Budo Sansho

What is budo sansho ?


Japanese Spice, Sansho (Japanese pepper)

The proverb goes, “Sansho has small grains, but still packs a peppery punch,” meaning that even something small can be strong willed or have great power. Sansho is given as a metaphor to warn against underestimating people; but literally, even though sansho has small grains, if you add just a little bit, it can bring out the colors and enhance a dish.

Sansho is a deciduous tree originating in Japan, and is a plant from the same family of citrus that mandarin oranges and yuzu belong to. It is thought that sansho has been consumed since the Jomon period (10,000 BCE–300 BCE), as traces of seeds were discovered inside earthenware from that time. Hajikami, the former name of sansho, was recorded in the Kojiki (712; Records of Ancient Matters), in a passage that can be translated as, “the hajikami that grows below the fence makes the mouth go numb.”

Sansho, long used as a medicine and spice, is still put to use in modern times—the shoots and young leaves as a Japanese herb, and the fruit in Japanese spice. One of the charms of sansho surely is in the enjoyment of seeing it change form along with the changing seasons.

  • Hanazansho (Flower)
    Harvest Period:

    The sansho pepper has both male and female flowers. It has a sweet and elegant fragrance, but the yield is small and quite valuable. The female flowers in particular are a precious commodity that is rarely distributed because they do not bear fruit once they are picked. The male flowers have a fine fragrance and moderate stimulation, while the female flowers are sweeter. Dishes using Hanazansho are served at high-end kappo and kaiseki restaurants.

  • Hazansho (Leaf)
    Harvest Period:
    April to May

    The term “Ki-no-me” refers to tree sprouts, but in Japanese cuisine, it mainly refers to the young leaves of the sansho pepper tree, which not only have a unique aroma, but also add a beautiful color and shape to dishes. It has been used as a staple in many Japanese dishes, such as in soup bowls and tempura dishes. Kinome miso, made by grinding the leaves, is an indispensable ingredient in takenoko dishes.

  • Mizansho
    Harvest Period:
    May to June

    The fresh, yellow-green peppers are harvested in early summer. The berries are prepared while they are still fresh, and are then cooked into Chirimen sansho or Tsukudani. The berries are also used to add flavor and as a preservative in nukadoko. Sansho can be frozen for up to one year.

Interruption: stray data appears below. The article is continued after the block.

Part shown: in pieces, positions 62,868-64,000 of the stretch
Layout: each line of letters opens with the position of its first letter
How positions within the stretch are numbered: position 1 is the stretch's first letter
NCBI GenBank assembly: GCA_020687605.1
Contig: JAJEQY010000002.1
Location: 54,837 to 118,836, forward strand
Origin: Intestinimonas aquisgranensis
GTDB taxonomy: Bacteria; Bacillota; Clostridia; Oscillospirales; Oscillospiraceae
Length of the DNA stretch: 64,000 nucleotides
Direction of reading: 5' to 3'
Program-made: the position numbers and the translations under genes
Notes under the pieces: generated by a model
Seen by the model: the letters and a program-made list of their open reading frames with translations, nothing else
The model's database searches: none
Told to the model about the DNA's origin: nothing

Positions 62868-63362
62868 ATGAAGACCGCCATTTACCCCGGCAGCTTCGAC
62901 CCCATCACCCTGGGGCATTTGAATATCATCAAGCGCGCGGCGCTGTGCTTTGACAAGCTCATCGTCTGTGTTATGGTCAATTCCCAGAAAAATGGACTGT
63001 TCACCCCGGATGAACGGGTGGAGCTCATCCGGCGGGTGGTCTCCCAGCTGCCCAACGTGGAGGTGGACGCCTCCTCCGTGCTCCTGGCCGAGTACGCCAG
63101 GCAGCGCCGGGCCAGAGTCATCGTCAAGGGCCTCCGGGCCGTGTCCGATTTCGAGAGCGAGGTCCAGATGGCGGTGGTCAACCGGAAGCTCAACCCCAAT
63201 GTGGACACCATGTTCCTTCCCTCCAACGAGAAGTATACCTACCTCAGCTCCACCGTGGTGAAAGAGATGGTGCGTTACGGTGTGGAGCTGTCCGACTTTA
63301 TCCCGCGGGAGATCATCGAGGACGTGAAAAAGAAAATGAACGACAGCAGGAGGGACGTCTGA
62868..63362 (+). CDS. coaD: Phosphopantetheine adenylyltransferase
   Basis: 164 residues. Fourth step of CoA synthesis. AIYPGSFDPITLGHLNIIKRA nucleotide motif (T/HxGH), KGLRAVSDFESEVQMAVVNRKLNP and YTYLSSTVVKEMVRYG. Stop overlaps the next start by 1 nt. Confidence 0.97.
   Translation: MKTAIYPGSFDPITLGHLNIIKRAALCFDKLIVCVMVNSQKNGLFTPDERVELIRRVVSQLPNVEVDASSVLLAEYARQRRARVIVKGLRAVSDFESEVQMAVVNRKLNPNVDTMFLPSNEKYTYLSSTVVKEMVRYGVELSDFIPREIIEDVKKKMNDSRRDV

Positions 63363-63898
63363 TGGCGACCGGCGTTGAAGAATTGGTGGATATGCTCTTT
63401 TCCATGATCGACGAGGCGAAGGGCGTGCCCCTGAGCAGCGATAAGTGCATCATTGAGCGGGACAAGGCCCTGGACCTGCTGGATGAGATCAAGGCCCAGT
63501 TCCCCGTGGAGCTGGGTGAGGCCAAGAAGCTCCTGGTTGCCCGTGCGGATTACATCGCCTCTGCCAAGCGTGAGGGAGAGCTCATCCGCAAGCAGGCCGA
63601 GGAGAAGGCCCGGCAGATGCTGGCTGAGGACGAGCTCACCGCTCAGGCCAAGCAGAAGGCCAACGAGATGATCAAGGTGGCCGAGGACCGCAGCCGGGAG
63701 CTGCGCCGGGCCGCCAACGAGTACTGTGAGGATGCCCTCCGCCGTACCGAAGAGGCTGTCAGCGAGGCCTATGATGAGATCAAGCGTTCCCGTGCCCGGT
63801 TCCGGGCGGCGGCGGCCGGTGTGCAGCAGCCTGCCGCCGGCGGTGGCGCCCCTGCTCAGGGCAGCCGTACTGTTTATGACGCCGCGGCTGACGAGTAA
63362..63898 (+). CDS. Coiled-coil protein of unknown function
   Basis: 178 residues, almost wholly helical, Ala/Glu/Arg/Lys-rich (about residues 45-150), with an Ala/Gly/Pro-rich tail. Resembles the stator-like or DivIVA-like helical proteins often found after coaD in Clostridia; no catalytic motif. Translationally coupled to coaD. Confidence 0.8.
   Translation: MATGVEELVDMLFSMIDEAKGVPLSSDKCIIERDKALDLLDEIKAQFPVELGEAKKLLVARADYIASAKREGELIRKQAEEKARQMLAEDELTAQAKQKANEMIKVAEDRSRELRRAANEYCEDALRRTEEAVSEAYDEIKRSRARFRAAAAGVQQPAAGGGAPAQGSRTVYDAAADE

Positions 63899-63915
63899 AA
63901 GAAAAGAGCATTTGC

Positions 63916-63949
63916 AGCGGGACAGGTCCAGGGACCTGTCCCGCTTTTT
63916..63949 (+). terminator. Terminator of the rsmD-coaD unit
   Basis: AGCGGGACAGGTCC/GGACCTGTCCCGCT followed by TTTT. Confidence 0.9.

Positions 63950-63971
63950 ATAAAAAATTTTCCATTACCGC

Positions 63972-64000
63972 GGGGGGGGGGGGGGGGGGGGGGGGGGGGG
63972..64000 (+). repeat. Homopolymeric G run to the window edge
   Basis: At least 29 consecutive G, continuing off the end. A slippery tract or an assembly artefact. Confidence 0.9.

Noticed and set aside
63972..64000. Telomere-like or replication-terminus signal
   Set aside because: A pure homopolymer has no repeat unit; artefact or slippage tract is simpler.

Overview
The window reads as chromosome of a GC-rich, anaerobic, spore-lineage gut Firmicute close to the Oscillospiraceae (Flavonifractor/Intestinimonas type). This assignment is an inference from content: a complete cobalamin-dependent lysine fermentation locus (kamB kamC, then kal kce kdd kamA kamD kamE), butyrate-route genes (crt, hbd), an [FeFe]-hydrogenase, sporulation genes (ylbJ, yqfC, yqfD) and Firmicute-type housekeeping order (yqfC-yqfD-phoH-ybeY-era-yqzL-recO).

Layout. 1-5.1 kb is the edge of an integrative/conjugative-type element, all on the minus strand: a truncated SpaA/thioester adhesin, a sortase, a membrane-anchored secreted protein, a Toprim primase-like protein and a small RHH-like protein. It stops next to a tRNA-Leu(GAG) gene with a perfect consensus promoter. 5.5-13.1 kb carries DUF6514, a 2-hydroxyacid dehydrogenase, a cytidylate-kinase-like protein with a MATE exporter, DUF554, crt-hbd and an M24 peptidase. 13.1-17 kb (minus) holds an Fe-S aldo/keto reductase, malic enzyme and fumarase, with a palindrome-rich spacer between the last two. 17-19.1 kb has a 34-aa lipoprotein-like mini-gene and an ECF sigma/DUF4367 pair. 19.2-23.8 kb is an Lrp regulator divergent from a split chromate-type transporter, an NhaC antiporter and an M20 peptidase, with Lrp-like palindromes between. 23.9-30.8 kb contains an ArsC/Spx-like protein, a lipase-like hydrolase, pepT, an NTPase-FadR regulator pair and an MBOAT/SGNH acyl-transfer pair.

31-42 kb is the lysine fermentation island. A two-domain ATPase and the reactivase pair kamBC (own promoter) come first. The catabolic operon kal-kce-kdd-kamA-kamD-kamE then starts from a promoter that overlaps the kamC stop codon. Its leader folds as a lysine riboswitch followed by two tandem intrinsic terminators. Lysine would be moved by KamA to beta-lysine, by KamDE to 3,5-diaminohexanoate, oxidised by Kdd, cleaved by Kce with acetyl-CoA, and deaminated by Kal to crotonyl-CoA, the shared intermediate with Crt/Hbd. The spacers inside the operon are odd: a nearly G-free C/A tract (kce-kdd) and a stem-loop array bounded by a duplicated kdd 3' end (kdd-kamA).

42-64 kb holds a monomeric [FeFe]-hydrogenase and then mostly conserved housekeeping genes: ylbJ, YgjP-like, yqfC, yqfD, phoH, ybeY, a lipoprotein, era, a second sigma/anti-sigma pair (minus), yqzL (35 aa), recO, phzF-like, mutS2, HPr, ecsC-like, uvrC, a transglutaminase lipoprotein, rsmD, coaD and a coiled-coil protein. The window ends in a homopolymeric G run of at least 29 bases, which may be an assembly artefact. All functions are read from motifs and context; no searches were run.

• Dried Sansho
    Harvest Period:

    The dried berries of the harvested sansho, the shaft and seeds can be removed and ground in a mortar or mill to make powdered sansho. Dried sansho made from fresh berries will retain its bright green color when grounded. Powdered Sansho is not only pungent but also has a strong and refreshing aroma. Its flavor and color have attracted the attention of chefs and pastry chefs alike, and it is used in a variety of dishes and desserts in Japan and abroad.

  • Red Sansho
    Harvest Period:
    Late September to Mid-October

    Harvested from sansho that has been fully ripened on the trees until autumn. Compared to green dried sansho, it is characterized by its elegant, clean and rich taste. It is a rare product as there are only a few farmers who produce it, as stress is placed on the tree by letting the fruit grow until autumn.

In addition, in some regions, the tree bark is simmered in tsukudani. The wood can be turned into wooden pestles, and as everything can be put to good use, it is said that no part of a sansho tree goes to waste.

Sansho has been used in Japan as a Japanese spice since long ago, and is known abroad as Japanese Pepper. Sansho pairs well too with sweets and oils and fats, so it can be employed, not only in cooking, but also in confectionery including chocolate and gelato, and its spread has been seen in Europe, where cooking with spices is customary.

  • Kabayaki-style grilled eel
  • Chirimen sansho (small dried sardines with sansho)
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